Behemoth latinus: Adam Ebert, Tacitism, and Hobbes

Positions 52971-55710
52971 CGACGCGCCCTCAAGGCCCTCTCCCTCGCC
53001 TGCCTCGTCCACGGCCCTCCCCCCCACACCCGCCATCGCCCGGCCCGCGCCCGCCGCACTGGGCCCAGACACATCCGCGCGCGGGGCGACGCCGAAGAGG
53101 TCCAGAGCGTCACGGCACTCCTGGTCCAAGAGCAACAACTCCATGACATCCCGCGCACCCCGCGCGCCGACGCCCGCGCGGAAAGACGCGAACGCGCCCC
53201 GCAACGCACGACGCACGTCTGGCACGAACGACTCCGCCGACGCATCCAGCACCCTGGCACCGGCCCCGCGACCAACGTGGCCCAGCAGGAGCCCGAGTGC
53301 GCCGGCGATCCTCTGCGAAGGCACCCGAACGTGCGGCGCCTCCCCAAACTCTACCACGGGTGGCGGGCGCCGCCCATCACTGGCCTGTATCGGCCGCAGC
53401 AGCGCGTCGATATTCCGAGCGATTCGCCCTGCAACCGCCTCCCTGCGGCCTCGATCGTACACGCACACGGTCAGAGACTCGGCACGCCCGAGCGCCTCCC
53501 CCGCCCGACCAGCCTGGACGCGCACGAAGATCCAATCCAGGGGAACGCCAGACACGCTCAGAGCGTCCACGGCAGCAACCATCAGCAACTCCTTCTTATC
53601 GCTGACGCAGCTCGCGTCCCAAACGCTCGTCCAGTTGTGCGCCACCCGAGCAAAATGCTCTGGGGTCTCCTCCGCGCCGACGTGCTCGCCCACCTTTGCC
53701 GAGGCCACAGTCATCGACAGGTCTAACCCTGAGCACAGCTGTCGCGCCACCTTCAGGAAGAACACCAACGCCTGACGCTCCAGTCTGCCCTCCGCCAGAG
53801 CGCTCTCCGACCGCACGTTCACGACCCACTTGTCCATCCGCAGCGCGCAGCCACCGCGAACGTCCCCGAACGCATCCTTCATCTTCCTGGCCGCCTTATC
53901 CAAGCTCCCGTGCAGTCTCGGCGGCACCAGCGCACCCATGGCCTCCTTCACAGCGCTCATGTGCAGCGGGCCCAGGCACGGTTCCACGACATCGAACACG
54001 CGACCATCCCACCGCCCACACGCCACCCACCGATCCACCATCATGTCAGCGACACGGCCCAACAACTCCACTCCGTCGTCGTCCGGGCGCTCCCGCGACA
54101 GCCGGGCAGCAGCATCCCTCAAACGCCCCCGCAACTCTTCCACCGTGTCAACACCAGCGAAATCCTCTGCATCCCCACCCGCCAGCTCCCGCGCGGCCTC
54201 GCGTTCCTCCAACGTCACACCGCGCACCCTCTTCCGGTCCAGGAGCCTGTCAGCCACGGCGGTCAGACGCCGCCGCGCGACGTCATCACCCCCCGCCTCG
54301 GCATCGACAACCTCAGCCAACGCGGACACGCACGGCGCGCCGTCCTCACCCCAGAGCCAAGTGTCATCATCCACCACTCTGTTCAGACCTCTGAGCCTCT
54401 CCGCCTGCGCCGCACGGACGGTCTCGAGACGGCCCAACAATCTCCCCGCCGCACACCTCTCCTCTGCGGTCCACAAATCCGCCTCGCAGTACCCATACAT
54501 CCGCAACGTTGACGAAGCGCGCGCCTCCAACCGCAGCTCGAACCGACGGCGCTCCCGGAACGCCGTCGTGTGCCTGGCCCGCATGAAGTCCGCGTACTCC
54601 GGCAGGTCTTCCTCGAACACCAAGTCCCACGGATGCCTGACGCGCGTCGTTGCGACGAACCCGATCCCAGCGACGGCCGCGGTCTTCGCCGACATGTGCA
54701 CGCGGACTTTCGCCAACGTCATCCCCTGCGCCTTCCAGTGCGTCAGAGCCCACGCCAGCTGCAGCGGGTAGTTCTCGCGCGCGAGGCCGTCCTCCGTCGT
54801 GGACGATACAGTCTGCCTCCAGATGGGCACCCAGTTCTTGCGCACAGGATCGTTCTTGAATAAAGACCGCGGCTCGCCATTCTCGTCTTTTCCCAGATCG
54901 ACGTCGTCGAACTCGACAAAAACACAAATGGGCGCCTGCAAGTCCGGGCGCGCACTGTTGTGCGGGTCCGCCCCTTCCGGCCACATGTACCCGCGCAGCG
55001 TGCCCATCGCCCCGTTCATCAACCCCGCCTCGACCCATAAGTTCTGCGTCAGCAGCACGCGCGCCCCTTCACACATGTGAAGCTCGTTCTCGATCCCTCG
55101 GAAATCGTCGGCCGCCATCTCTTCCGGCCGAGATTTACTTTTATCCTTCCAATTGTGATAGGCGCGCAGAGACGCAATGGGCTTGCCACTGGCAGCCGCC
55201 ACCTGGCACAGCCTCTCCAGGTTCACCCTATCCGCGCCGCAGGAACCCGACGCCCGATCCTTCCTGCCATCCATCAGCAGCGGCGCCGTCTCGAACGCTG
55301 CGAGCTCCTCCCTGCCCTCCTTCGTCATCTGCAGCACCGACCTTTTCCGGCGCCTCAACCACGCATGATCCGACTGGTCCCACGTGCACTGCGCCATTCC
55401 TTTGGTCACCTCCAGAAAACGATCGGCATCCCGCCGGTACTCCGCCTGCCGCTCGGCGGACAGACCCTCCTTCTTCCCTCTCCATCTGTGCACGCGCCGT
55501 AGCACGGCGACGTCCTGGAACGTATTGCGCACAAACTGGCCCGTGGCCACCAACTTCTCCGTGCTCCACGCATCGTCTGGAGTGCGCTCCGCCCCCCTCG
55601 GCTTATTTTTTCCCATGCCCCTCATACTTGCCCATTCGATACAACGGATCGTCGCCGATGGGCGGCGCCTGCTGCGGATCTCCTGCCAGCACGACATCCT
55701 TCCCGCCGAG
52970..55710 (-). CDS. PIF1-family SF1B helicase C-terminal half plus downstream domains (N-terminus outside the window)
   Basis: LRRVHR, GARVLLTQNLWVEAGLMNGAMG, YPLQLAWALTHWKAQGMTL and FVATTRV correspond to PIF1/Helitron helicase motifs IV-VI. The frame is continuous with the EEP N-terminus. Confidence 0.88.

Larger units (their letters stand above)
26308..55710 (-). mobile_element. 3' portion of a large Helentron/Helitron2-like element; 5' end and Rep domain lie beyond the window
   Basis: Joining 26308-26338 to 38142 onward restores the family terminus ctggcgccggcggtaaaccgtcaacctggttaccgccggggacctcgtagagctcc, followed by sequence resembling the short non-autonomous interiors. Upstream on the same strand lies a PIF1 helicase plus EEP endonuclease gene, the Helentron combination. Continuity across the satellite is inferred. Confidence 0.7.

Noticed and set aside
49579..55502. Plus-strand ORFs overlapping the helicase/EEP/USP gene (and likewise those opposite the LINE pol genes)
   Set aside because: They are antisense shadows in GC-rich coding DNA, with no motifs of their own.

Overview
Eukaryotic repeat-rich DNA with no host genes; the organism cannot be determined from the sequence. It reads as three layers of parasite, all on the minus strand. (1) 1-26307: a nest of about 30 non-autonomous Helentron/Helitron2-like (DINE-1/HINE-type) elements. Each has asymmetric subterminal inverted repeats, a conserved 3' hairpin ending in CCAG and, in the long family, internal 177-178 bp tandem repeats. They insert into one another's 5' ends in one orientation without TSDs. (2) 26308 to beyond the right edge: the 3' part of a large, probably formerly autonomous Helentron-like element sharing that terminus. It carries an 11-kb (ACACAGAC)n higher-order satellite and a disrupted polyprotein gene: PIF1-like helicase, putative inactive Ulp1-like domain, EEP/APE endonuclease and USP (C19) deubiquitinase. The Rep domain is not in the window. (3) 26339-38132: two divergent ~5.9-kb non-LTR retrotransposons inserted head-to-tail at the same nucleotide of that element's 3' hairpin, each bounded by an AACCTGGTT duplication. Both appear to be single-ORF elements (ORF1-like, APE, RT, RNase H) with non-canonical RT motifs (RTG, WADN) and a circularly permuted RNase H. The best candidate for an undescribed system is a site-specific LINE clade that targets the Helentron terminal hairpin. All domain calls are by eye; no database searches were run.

AbstractThis article investigates the history and significance of the Latin translation of Hobbes's Behemoth which was prepared in 1708 by Adam Ebert (b. 1653-7; d. 1735) and deposited by him in the King of Prussia's library. Ebert's special interest in Hobbes was based partly on having met him in London in 1678; but it also grew out of his wider interest in 'reason of state' and a Tacitist theory of political action. Such wider interests led also to a fascination with Cromwell, and Ebert even tried to present Behemoth as a celebration of Cromwell's political skills. This article considers Ebert as a late representative of the Tacitist tradition, and argues that although Ebert's reading of Hobbes was responding to some elements genuinely present in Hobbes's political thought, Hobbes nevertheless went beyond Tacitism to reach a very different view of politics and government.
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